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Toyota apologises in settlement over harassment suicide

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Toyota has apologised and vowed to tackle workplace harassment after settling with the family of an employee who killed himself following repeated abuse by his boss./AFP
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Jun 07, 2021 - 10:42 AM

TOKYO, JAPAN — Toyota has apologised and vowed to tackle workplace harassment after settling with the family of an employee who killed himself following repeated abuse by his boss.

The 28-year-old engineer died by suicide in 2017, after being regularly abused by his boss, including reportedly being told: “It would be better if you died.”

His death was recognised as work-related in 2019 by a regional labour board, according to local media, and a Toyota spokeswoman confirmed Monday that the firm reached an out-of-court settlement with the family in April.

In a statement issued Monday, the automaker expressed sorrow over the man’s death and said it “takes seriously the fact that the precious life of one of our important employees has been lost”.

“We are developing and carrying out preventative measures to ensure that such a painful episode is never again repeated,” it added.

It said the measures would include an expansion of the company’s counselling system and strict punishment for harassment at work.

The details of the settlement were not disclosed.

Toyota said the supervisor accused of harassment was “punished” but also did not give further information.

Yoshihide Tachino, a lawyer for the man’s family, said Toyota president Akio Toyoda had visited them to apologise directly.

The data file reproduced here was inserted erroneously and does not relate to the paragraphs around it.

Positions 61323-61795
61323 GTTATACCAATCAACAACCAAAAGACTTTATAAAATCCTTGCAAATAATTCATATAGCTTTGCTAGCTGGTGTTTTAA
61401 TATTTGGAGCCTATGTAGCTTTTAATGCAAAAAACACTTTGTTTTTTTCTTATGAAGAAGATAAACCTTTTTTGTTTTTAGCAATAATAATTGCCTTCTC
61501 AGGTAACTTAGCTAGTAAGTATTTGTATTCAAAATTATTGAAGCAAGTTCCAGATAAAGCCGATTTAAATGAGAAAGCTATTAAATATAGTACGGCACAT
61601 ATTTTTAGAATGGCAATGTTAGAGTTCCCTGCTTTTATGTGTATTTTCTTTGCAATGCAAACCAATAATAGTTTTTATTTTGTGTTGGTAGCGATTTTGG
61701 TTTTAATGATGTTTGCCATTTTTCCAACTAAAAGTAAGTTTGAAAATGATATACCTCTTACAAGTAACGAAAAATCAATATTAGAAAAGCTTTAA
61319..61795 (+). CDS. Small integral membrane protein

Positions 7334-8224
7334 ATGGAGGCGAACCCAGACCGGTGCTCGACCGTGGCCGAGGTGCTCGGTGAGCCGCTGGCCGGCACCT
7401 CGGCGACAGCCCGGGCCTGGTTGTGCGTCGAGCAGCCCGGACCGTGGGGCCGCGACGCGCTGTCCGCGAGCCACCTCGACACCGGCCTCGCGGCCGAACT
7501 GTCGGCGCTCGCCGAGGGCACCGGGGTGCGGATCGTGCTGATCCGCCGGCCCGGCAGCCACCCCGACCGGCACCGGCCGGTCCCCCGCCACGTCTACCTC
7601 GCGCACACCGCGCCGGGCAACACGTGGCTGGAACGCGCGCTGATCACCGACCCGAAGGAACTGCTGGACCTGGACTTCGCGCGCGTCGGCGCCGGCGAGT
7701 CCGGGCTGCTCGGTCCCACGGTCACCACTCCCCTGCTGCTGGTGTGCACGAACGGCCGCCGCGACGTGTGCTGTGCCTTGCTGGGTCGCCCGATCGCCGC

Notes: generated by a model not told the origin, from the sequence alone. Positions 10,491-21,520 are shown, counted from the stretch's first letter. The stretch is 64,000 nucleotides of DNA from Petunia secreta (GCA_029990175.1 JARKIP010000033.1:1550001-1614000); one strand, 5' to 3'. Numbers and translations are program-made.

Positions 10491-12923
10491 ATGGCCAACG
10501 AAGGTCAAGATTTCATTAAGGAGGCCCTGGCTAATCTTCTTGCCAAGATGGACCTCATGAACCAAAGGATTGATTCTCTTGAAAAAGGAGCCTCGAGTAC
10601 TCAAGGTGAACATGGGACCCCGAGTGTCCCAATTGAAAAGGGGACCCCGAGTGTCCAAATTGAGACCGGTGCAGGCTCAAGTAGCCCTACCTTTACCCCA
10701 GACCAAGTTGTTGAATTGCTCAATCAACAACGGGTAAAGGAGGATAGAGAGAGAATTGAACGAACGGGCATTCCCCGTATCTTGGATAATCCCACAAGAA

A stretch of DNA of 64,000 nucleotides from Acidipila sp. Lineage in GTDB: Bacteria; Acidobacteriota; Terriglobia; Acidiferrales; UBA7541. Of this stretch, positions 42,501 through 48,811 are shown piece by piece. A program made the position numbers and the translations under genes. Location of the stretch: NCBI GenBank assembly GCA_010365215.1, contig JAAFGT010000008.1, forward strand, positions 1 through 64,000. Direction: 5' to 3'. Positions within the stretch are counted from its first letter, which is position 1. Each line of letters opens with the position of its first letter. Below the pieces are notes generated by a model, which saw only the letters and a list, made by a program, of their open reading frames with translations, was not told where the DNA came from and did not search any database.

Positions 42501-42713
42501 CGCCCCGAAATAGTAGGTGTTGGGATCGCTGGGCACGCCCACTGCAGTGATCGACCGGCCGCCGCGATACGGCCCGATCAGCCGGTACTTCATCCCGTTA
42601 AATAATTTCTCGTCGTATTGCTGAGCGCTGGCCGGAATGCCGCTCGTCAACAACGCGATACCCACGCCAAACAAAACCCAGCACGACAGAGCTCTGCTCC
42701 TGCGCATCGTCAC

“We are still feeling pain in our hearts over what happened to our beloved son,” the family said in a statement.

“Whenever we think about him, we wish desperately to be able to see him once again.”

Tachino said Japan remained “notorious” for poor working conditions.

“We used to see a lot of cases of deaths from overwork, but the number of complaints about workplace harassment is now increasing,” he told AFP.

He said the Toyota settlement was “symbolic” and could have knock-on effects because the automaker is such a well-known and important firm in Japan.

Japan has long had the highest suicide rate among the Group of Seven advanced countries — though regionally South Korea registers higher figures.

Authorities ramped up efforts to tackle deaths from overwork following the 2015 suicide of a young employee at Japan’s biggest advertising agency Dentsu, who regularly logged more than 100 hours of overtime a month.

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